This is a rush transcript from "Hannity," March 14, 2011. This copy may not be in its final form and may be updated.

SEAN HANNITY, HOST: And Japan's road to recovery sure to be a long one. Experts are projecting the damage to cost at least $180 billion and there's no price that can be put on thousands of lives lost. So how does a nation begin to address a crisis of this magnitude?

Joining me now with reaction is former FEMA official, president of Witt Associates Barry Scanlon is with us. Thanks, Barry.

You look at the human toll. You look at the immediate needs of people. Obviously, there's food, there's water, there's energy, there's supplies, there's blackouts, you know, the magnitude of that, 10,000 plus dead, tolls still rising, hundreds of thousands homeless. What is the first thing you have to do at this moment?

BARRY SCANLON, FORMER FEMA OFFICIAL: Well, it is a massive logistical effort. They obviously have American, United States has sent urban search-and- rescue teams. So usually it's the first 72 hours, sometime stretches longer to find as many of the victims as possible and save them, if you can.

But they have, I've seen numbers of 400, 500,000 people that are in shelters and are being evacuated. So you need to get safe and sound surroundings for them, shelter, food and water that's something that's going to require not just their domestic capabilities, but probably the international community as well.

HANNITY: Yes, one of the sad things, as we look at these images right now and the devastation, I mean, not only from the earthquake, but the tsunami and literally, wiping out entire communities. It doesn't seem as we've seen these images that they've had even really had an opportunity to get in there and dig under that rubble in a lot of areas that have been hit.

SCANLON: No, I don't think they have. A lot of the areas are tough to get to because of the infrastructure loss so that is something that is going to exacerbate this problem for days ahead, weeks ahead. But of course, you have to focus on the survivors as well.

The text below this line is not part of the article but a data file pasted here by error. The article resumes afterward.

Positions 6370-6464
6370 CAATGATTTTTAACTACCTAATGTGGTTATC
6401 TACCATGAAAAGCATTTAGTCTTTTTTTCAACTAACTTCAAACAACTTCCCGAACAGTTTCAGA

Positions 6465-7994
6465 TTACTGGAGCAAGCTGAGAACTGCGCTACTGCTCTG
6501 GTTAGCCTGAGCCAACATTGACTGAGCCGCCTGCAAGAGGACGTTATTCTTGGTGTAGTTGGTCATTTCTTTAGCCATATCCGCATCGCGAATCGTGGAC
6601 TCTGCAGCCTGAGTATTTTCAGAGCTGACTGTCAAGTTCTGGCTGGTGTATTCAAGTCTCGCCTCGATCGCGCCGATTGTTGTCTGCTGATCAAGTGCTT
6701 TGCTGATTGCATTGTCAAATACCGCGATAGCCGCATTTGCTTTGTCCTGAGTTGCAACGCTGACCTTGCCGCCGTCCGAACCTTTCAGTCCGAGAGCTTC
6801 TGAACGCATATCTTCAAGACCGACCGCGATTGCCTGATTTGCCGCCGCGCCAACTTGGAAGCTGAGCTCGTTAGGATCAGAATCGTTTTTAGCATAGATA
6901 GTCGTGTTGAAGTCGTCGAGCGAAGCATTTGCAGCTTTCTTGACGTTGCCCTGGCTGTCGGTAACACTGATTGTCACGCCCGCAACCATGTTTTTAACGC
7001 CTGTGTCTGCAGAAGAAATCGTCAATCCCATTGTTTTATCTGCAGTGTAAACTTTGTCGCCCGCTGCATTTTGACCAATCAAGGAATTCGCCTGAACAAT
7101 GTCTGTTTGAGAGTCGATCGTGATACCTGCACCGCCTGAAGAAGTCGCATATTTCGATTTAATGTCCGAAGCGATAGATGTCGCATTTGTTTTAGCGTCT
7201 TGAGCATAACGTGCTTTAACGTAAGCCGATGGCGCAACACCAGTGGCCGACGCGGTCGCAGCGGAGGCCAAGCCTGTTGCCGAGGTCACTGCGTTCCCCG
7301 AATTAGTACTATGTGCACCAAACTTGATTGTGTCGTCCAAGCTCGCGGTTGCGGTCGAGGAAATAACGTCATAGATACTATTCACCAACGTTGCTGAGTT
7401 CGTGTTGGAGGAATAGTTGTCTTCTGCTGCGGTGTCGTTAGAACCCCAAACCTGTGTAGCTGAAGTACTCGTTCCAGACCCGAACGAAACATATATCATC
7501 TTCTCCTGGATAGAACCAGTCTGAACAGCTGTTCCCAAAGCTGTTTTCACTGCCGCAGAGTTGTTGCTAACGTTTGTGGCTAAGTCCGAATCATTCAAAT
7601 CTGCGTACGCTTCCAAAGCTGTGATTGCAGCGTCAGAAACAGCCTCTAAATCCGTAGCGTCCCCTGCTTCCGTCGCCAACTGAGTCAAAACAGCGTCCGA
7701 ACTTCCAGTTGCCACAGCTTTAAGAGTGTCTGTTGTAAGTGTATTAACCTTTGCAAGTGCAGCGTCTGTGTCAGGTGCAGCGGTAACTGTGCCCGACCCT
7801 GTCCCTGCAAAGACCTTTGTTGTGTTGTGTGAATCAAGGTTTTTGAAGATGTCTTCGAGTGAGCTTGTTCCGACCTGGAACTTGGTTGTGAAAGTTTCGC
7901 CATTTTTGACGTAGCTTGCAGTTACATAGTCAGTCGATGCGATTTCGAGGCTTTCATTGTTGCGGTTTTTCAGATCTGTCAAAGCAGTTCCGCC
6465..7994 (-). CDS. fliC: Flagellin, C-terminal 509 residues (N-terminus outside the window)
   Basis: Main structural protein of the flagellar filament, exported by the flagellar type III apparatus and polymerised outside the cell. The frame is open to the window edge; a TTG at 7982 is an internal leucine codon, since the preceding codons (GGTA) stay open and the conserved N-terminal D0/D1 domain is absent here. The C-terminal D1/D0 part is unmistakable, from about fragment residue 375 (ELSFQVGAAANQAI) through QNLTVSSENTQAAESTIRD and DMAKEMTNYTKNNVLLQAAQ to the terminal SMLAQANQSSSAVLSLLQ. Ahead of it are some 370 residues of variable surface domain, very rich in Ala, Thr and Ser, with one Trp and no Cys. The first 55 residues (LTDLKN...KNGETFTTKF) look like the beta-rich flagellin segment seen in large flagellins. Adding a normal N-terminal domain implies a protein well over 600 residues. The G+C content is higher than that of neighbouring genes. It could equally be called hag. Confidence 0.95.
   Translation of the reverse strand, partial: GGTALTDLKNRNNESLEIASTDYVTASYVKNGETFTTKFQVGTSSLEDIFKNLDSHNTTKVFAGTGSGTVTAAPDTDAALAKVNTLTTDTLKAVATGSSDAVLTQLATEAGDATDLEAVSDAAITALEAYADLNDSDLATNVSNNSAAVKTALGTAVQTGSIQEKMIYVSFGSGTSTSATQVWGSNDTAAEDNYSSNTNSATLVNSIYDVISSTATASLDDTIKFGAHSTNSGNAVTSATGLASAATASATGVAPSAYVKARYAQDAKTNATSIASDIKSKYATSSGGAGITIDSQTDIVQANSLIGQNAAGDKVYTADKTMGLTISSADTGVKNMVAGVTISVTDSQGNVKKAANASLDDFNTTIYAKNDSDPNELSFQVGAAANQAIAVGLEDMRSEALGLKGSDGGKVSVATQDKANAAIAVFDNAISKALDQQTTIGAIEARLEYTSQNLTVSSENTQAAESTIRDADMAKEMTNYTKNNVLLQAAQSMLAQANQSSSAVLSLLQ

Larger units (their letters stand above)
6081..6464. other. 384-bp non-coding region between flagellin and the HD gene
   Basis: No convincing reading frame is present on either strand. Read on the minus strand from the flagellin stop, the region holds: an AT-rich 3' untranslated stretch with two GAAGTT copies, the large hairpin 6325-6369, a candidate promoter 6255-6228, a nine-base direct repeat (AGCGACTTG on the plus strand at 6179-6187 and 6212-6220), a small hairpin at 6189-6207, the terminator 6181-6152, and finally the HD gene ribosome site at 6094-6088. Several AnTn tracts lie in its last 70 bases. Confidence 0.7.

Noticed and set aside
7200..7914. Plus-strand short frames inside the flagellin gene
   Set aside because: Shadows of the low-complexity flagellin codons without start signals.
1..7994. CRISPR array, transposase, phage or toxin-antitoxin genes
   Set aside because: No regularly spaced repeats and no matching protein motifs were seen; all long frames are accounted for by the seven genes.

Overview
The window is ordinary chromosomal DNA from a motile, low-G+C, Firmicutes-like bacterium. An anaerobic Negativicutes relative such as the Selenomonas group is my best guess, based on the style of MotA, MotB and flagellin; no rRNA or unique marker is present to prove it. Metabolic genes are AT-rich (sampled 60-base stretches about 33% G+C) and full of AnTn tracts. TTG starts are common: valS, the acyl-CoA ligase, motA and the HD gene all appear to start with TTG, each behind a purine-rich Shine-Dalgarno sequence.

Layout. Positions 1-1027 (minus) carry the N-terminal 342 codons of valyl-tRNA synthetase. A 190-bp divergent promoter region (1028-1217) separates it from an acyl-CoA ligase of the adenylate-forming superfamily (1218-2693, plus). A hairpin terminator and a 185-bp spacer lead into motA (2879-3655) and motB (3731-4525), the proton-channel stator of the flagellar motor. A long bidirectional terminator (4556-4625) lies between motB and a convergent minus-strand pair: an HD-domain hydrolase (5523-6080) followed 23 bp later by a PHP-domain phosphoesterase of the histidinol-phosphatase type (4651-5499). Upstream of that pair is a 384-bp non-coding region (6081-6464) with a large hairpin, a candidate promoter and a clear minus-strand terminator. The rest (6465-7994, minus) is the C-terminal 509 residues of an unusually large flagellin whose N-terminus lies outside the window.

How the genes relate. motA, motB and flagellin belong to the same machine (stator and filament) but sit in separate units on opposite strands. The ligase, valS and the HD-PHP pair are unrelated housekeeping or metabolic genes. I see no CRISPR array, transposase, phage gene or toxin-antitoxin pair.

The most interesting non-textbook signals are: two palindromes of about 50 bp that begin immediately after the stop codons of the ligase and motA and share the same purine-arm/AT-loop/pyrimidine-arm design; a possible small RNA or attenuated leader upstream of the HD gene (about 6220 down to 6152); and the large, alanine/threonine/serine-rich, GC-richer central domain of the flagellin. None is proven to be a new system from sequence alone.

This is something that is going on for weeks and months. They obviously are going to have to find shelter for hundreds of thousands of people on at least a temporary or long term basis. The same sort of thing that we saw in the United States with Katrina, it is not something they will solve overnight. They are going to need a lot of help doing it.

HANNITY: Yes, but in the case of these communities that have literally been completely wiped out. We saw the case of this young baby being rescued under the rubble. This guy was two miles out at sea, he was rescued.

You know, what I'm not seeing in a lot of these images is a lot of rescue teams. You've got to wonder if there are people buried in the rubble in some of these shots we are looking at without the personnel to get on the ground and help find them.

SCANLON: I think without question that's probably the case. We saw that in the Indian tsunami where just the wide spread devastation it took them a long time to identify the bodies and find them in the wreckage unfortunately.

So that's something that will go on for some time and then they have to work on long term recovery and making sure that they're building back better and stronger for the next time.

HANNITY: All right, Barry Scanlon, thank you so much for being with us. We appreciate your time.

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